Friday, August 18, 2017

The big change

Dear Diary,

Things are different now. 

After the last horse show, MomToo and Auntie Niki acted a lot different. They tried not to worry me about it, but I knew. The last horse show was my last horse show. MomToo kept crying and trying to hide it from me. I could tell, though, when she rode me, how sad she was. 

It was okay, really. I like the shows, but I'm tired. My legs are always kind of achy, and I can't stand up as straight and round as I used to. I feel kind of...old.

I heard MomToo and Auntie Niki talk about moving me to a place. At first, I thought they were talking about the Clover Fields, and I didn't think I was ready to die. Then I figured out they were talking about places that have pastures for me to hang out in all day. That sounded good, but I was worried I'd never see them again.

A friend of MomToo's came to visit me. She was a very nice lady, very quiet, and just listened while I talked. I told her to tell MomToo that it was okay to give up showing. It was fun and I know we won some things, but I was too tired to keep doing it. I also told her how much I missed Bubba. He died last year, and he was my only friend. 

I asked her, if I went to another place, would I ever see MomToo again, and she said, "Oh, yes, she says she will visit you at least once a week." I felt a lot better.

(Now I have to remember how many times the sun comes up in order to make a human week. I don't count that well.)

After that, I made certain to tell the lady how much I love MomToo and how grateful I am for everything she did for me, from helping me be born to making sure I had good doctors when I broke my leg, to never giving up on me. The lady started crying when she gave MomToo my message. 

I didn't mean to do that.

One morning, Auntie Niki and MomToo showed up and put me in the moving box. I didn't have a bath, so I knew I wasn't going to a show. I was in the box for a long time, bouncing along. At last, we stopped, and when I got out, I saw great big pens with horses in them. A lady was there. She showed Auntie Niki where to lead me.



Auntie Niki put me in a pen by myself. It was huge! I walked around, sniffing it, until I found a horse in the pen next to me. He put his head over the fence--I hadn't put my head over a fence since I was a baby. We started to play, running up and down, chasing each other, striking and kicking.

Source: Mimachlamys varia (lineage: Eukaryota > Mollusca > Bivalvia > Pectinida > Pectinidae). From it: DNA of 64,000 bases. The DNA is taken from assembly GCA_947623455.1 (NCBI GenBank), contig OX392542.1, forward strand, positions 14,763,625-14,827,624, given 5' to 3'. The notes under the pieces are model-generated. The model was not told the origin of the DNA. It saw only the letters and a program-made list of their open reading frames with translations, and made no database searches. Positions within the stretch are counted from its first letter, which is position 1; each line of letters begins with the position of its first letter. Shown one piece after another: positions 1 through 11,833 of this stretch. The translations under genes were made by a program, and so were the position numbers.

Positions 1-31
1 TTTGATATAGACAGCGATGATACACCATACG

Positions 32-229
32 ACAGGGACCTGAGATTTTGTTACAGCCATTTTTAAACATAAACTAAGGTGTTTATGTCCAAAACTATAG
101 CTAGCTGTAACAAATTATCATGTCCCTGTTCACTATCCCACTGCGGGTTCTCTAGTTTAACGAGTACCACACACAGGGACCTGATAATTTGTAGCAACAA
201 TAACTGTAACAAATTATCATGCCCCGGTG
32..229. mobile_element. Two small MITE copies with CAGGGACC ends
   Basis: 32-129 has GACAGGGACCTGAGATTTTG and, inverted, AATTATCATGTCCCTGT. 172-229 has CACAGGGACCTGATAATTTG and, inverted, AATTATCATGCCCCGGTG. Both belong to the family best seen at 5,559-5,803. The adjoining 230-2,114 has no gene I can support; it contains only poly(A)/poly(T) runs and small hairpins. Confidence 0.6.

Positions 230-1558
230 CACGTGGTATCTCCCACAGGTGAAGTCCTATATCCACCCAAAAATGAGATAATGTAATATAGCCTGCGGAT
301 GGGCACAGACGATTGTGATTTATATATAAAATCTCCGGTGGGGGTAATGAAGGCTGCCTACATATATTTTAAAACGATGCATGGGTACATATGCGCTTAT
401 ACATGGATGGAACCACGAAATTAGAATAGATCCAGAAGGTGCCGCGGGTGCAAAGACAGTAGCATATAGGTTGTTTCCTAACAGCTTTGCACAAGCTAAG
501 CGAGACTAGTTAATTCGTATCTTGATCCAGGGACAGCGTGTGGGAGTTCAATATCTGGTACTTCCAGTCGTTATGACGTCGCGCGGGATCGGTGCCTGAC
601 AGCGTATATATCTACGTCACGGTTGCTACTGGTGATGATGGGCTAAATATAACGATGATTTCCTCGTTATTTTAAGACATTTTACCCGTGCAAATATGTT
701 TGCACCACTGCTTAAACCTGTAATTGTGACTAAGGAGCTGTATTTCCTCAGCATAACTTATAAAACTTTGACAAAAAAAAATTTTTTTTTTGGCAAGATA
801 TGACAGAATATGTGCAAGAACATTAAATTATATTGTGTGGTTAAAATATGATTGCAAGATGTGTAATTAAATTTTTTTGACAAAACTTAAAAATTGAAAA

All of a sudden, the lady chased my friend into his barn, and Auntie Niki took me out of that pen. Darn! She put me in the pen with two horses, Joey and Seven. Seven is really old and grumpy. When I tried to touch him with my teeth, he kicked me. Joey kept trying to bite my shoulder, so I bit his leg. I thought that we were playing.

I guess it's been a long time since I played with another horse. Johnny and Tucker and Uncle Snowy weren't that playful when I was a baby. They just wanted me to behave.

Auntie Niki took me out of that pen and put me in with two other horses, Freeze and Briley. I liked these guys. Freeze made me walk to each corner of the pen, while Briley watched. Nobody tried to kick or bite me. At last, we all just stood in the sunshine and rested.



"Relax," Freeze told me. "We live here all the time. We've got forever to be friends."

It was then, standing with my head down and my leg cocked, that I felt like I was home. I wasn't nervous about anything. I still needed to get to know my new friends, but I hadn't had a friend for a long time. 

MomToo was nervous. She and Auntie Niki kept looking at me as they walked to the truck. Even as they drove away, I knew they were looking at the pen. I didn't look at them. I was too busy introducing myself to everyone, even the lady. Her name is Miss Linda, and I like her.

So far, MomToo has been visiting me a lot. She brings me treats, and shares them with the others. Freeze and Briley and I have figured out who is in charge, and I can now eat at the feeder with them. I'm still learning my manners--I had forgotten much of what Uncle Snowy taught me.

MomToo says I can live here forever, which is good. She says she'll visit as often as she can, and that I'll always be close in her heart, which is better. 

It's still a wonderful life.


Sunday, June 4, 2017

The last dance

Even before we went to Burbank this weekend, we knew.

After the Del Mar fiasco, I said I wanted to take him to the Burbank show, just to see if he was calmer, to see if his performance improved when he wasn't stressed and exhausted. I said he'd definitely be retired at the end of this season.

But Niki knew the truth of it, and in the end, so did I.

Every lesson at home told me that his body moved differently. I was now doing a lot of work to keep his shoulders up, his hips pushing forward. Sometimes it felt like rubbing my head and patting my stomach--lifting the reins, sitting right, rubbing my right spur against him, just to get a left lead that would get us both over the poles. Poles that were flat on the ground.

By the time we loaded up for the Hollywood Charity Horse Show, I knew it was our last competition.

The good news is, Snoopy was happy to be there. He settled pretty quickly. When he wasn't eating large quantities of hay, he was asleep. He actually laid down at one point. The barn was a good place, unlike Del Mar.



As expected, though, his body tired easily and getting him around the courses was doable, but not pretty. I won't fault him, won't tell you he was being lazy. He responded to my leg, never ignored me. He gave us everything he had.